How Loneliness Can Hone Our Hearing
The word of God, you see, is alive and moving; sharper than a double-edged sword; piercing the divide between soul and spirit, joints and marrow; able to judge the thoughts and will of the heart.” Hebrews 4:12
The mac and cheese had grown cold by the time my kids traipsed through the back door for lunch on that carefree day long ago.
“Why didn’t you tell us it was time to eat?” asked my oldest. He clutched his stomach in an exaggerated charade. “I’m sooooo hungry,” he complained.
Our backyard had been teeming all morning with the happy noise of neighborhood kids gathered to play.
“I called for you three times, but you were so busy playing with your friends that you didn’t hear me,” I gently explained.
My hangry boy grumbled and took his place at the table.
His younger sister climbed up beside him, saying, “Mommy, sorry I didn’t come when you called. I didn’t even hear you.” She flashed me a contrite smile. “I guess I just listen better when I’m lonely.”
I tried not to laugh at my little girl’s word choice, but big brother couldn’t contain his giggles. “You mean alone,” he corrected with second-grade expertise. “You listen better when you’re alone.”
Unconcerned with matters of linguistics, my preschooler shrugged her slender shoulders. “Mommy knows what I mean.”
My bright-eyed girl was right. I knew exactly what she was trying to say.
But what I didn’t realize on that day long ago is that my daughter’s mixed-up word choice holds a tender truth for us all.
Sometimes we just listen better when we’re lonely.
Moses was tending sheep on his own in the wilderness when he heard the voice of God speaking from a burning bush.
Elijah was standing alone on a mountain when he heard the Lord’s whisper in the wind.
John was imprisoned on a remote island when he heard the voice of Jesus inviting him to write down the final revelation of Scripture.
And though I’ve never found myself alone in the wilderness or abandoned on an isolated island, I’ve certainly been in lonely spaces and hard-pressed places.
I’m guessing you have, too.
Maybe you’ve been called to a job beyond your comfort zone or distanced from the community you cherish. Or perhaps you’re navigating a situation your friends can’t understand or carrying an ache your family can’t fix.
Though loneliness is something few would choose, there’s a gift tucked in its unwanted folds if we’re willing to unwrap it. Loneliness reveals our longing to hear from the One who sees our need and knows our ache.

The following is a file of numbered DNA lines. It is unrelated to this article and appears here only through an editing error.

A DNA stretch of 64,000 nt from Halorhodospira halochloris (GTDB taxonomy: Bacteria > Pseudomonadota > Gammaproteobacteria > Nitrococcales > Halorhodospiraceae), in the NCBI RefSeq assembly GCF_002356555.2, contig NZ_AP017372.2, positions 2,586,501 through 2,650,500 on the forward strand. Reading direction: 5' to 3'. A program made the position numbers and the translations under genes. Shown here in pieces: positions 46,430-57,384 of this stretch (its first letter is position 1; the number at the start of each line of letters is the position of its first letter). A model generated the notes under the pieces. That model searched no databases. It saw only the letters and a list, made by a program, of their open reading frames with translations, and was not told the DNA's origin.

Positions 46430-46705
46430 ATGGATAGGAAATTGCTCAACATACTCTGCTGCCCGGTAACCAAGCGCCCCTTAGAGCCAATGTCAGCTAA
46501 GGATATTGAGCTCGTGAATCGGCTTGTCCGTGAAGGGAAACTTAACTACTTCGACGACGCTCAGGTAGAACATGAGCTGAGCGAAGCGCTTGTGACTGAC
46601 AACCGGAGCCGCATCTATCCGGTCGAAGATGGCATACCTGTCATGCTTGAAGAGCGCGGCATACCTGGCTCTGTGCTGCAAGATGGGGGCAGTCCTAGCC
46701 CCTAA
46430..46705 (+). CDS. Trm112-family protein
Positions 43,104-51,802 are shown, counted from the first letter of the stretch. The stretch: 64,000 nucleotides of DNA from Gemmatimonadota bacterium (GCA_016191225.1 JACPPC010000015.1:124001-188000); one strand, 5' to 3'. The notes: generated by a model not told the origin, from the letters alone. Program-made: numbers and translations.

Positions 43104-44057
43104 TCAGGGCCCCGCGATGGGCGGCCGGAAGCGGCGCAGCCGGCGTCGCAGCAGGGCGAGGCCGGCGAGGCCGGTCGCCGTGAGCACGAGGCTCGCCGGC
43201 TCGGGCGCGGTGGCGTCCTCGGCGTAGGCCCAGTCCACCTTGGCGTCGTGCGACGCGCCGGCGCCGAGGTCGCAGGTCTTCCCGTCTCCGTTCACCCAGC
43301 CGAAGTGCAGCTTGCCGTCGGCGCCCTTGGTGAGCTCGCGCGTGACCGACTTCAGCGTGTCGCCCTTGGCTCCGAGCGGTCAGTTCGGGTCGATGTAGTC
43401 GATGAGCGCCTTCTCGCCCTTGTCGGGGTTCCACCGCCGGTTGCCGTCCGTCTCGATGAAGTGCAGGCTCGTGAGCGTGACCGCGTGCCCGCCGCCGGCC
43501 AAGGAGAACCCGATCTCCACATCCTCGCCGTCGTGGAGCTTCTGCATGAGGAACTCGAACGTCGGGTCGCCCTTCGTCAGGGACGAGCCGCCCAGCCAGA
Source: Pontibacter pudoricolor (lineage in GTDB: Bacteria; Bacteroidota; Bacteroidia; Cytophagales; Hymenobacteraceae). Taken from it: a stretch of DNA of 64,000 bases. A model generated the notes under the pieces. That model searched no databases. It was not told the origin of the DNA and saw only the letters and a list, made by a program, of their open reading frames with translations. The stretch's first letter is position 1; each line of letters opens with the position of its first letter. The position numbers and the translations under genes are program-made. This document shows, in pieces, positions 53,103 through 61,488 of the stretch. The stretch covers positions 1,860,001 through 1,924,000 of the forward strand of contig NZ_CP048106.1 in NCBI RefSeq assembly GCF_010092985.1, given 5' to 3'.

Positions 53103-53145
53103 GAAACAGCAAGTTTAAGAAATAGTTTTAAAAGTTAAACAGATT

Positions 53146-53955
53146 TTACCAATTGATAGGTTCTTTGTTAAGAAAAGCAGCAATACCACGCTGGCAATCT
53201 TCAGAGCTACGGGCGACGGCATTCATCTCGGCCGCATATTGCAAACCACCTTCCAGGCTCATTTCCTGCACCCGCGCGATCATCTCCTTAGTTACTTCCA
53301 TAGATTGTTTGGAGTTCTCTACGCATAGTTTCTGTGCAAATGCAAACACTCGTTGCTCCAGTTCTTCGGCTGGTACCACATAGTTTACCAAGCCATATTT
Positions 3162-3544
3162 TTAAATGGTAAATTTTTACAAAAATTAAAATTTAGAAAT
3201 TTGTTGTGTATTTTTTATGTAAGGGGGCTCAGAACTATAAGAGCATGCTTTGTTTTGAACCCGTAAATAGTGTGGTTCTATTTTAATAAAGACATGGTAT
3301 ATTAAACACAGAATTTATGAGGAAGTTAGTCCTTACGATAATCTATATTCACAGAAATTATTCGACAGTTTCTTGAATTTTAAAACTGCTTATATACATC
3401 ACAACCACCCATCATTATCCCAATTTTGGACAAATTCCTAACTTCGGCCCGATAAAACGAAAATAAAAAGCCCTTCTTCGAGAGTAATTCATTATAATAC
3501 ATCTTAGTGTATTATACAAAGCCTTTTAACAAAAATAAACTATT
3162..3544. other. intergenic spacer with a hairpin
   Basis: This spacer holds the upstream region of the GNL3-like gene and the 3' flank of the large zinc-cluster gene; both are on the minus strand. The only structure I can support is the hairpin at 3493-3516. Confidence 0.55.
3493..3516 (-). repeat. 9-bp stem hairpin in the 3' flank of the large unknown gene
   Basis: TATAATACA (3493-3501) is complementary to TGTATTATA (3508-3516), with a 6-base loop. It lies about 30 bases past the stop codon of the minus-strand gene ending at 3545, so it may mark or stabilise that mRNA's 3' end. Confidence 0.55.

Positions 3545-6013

It was in a lonely season when I opened my Bible as a listener instead of just a learner. I no longer wanted to merely read about Jesus; I wanted to hear from Him.
Hebrews 4:12 reminds us that the Bible isn’t just informational; it’s also relational. God’s Word isn’t a static drone of wisdom from the past; it’s the vibrant din of His voice in the present.
“The word of God, you see, is alive and moving; sharper than a double-edged sword; piercing the divide between soul and spirit, joints and marrow; able to judge the thoughts and will of the heart.”
It’s amazing but true — through the Holy Spirit, Jesus can deliver a right-now word through Scripture’s ancient truth. He speaks to each of us personally and purposefully. He knows exactly what we need to hear and when we need to hear it.
Just as listening to the people around us requires time and intention, so does listening to the voice of our Savior. The more time we spend with Jesus, the more we know His voice. We grow familiar with the pitch of His promises and tone of His Truth, the timbre of His faithfulness and the ring of His assurance.
Maybe it’s time to turn our lonely seasons into listening seasons, so we can discover for ourselves that the words of a bright-eyed girl hold true.
Loneliness really does hone our hearing.
But best of all, we just may find that hearing assuages our loneliness, too.
Because when we hear the voice of Jesus, we remember we’re not really alone.
Dear Jesus, I want to hear from You. Please help me to recognize Your voice as I seek You in Your Word. In Jesus’ name, Amen.
Matthew 4:4, “It is written, ‘Man does not live by bread alone. Rather, he lives on every word that comes from the mouth of the Eternal One.’”
What’s one thing you can do to be more intentional about listening to Jesus?